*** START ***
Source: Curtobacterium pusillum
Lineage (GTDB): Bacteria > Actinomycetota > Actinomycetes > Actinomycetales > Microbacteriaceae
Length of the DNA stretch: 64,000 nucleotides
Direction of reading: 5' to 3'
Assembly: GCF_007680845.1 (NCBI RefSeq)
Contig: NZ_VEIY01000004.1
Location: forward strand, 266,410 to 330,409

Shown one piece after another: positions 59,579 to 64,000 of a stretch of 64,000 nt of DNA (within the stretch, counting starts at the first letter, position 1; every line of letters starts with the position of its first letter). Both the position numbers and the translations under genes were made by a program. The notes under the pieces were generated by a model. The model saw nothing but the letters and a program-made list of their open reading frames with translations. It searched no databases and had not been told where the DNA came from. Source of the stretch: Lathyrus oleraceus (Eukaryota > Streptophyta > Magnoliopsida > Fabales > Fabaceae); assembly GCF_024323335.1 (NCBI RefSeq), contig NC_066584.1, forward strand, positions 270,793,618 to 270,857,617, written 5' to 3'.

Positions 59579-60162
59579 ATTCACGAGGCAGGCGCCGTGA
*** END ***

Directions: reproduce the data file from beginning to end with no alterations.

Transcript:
Source: Curtobacterium pusillum
Lineage (GTDB): Bacteria > Actinomycetota > Actinomycetes > Actinomycetales > Microbacteriaceae
Length of the DNA stretch: 64,000 nucleotides
Direction of reading: 5' to 3'
Assembly: GCF_007680845.1 (NCBI RefSeq)
Contig: NZ_VEIY01000004.1
Location: forward strand, 266,410 to 330,409

Shown one piece after another: positions 59,579 to 64,000 of a stretch of 64,000 nt of DNA (within the stretch, counting starts at the first letter, position 1; every line of letters starts with the position of its first letter). Both the position numbers and the translations under genes were made by a program. The notes under the pieces were generated by a model. The model saw nothing but the letters and a program-made list of their open reading frames with translations. It searched no databases and had not been told where the DNA came from. Source of the stretch: Lathyrus oleraceus (Eukaryota > Streptophyta > Magnoliopsida > Fabales > Fabaceae); assembly GCF_024323335.1 (NCBI RefSeq), contig NC_066584.1, forward strand, positions 270,793,618 to 270,857,617, written 5' to 3'.

Positions 59579-60162
59579 ATTCACGAGGCAGGCGCCGTGA